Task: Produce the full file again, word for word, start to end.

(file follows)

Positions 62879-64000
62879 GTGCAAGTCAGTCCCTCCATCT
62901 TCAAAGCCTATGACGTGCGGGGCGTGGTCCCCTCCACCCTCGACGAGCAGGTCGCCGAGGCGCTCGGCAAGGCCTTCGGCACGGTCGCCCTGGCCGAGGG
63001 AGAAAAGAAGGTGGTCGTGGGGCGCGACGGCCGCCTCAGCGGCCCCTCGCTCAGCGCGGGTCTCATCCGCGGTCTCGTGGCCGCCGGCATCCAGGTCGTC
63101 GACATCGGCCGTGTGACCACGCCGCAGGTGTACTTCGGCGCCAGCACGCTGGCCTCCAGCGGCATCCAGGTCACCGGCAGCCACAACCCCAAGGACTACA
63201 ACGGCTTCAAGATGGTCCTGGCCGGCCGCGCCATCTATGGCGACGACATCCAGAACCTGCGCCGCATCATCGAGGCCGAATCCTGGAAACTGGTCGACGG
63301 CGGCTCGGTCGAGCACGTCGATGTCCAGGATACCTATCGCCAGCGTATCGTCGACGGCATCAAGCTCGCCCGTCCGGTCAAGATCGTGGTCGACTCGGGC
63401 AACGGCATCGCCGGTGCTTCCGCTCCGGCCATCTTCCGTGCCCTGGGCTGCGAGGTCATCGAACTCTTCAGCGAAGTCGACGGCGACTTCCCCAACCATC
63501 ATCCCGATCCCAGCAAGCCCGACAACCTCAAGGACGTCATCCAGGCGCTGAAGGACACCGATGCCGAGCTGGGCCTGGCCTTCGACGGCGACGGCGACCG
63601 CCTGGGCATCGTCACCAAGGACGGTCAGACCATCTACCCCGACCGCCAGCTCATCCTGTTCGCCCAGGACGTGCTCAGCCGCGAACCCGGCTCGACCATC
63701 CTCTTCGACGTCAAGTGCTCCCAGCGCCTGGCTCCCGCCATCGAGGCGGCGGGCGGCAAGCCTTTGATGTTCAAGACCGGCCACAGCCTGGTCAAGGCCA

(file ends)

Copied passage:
Positions 62879-64000
62879 GTGCAAGTCAGTCCCTCCATCT
62901 TCAAAGCCTATGACGTGCGGGGCGTGGTCCCCTCCACCCTCGACGAGCAGGTCGCCGAGGCGCTCGGCAAGGCCTTCGGCACGGTCGCCCTGGCCGAGGG
63001 AGAAAAGAAGGTGGTCGTGGGGCGCGACGGCCGCCTCAGCGGCCCCTCGCTCAGCGCGGGTCTCATCCGCGGTCTCGTGGCCGCCGGCATCCAGGTCGTC
63101 GACATCGGCCGTGTGACCACGCCGCAGGTGTACTTCGGCGCCAGCACGCTGGCCTCCAGCGGCATCCAGGTCACCGGCAGCCACAACCCCAAGGACTACA
63201 ACGGCTTCAAGATGGTCCTGGCCGGCCGCGCCATCTATGGCGACGACATCCAGAACCTGCGCCGCATCATCGAGGCCGAATCCTGGAAACTGGTCGACGG
63301 CGGCTCGGTCGAGCACGTCGATGTCCAGGATACCTATCGCCAGCGTATCGTCGACGGCATCAAGCTCGCCCGTCCGGTCAAGATCGTGGTCGACTCGGGC
63401 AACGGCATCGCCGGTGCTTCCGCTCCGGCCATCTTCCGTGCCCTGGGCTGCGAGGTCATCGAACTCTTCAGCGAAGTCGACGGCGACTTCCCCAACCATC
63501 ATCCCGATCCCAGCAAGCCCGACAACCTCAAGGACGTCATCCAGGCGCTGAAGGACACCGATGCCGAGCTGGGCCTGGCCTTCGACGGCGACGGCGACCG
63601 CCTGGGCATCGTCACCAAGGACGGTCAGACCATCTACCCCGACCGCCAGCTCATCCTGTTCGCCCAGGACGTGCTCAGCCGCGAACCCGGCTCGACCATC
63701 CTCTTCGACGTCAAGTGCTCCCAGCGCCTGGCTCCCGCCATCGAGGCGGCGGGCGGCAAGCCTTTGATGTTCAAGACCGGCCACAGCCTGGTCAAGGCCA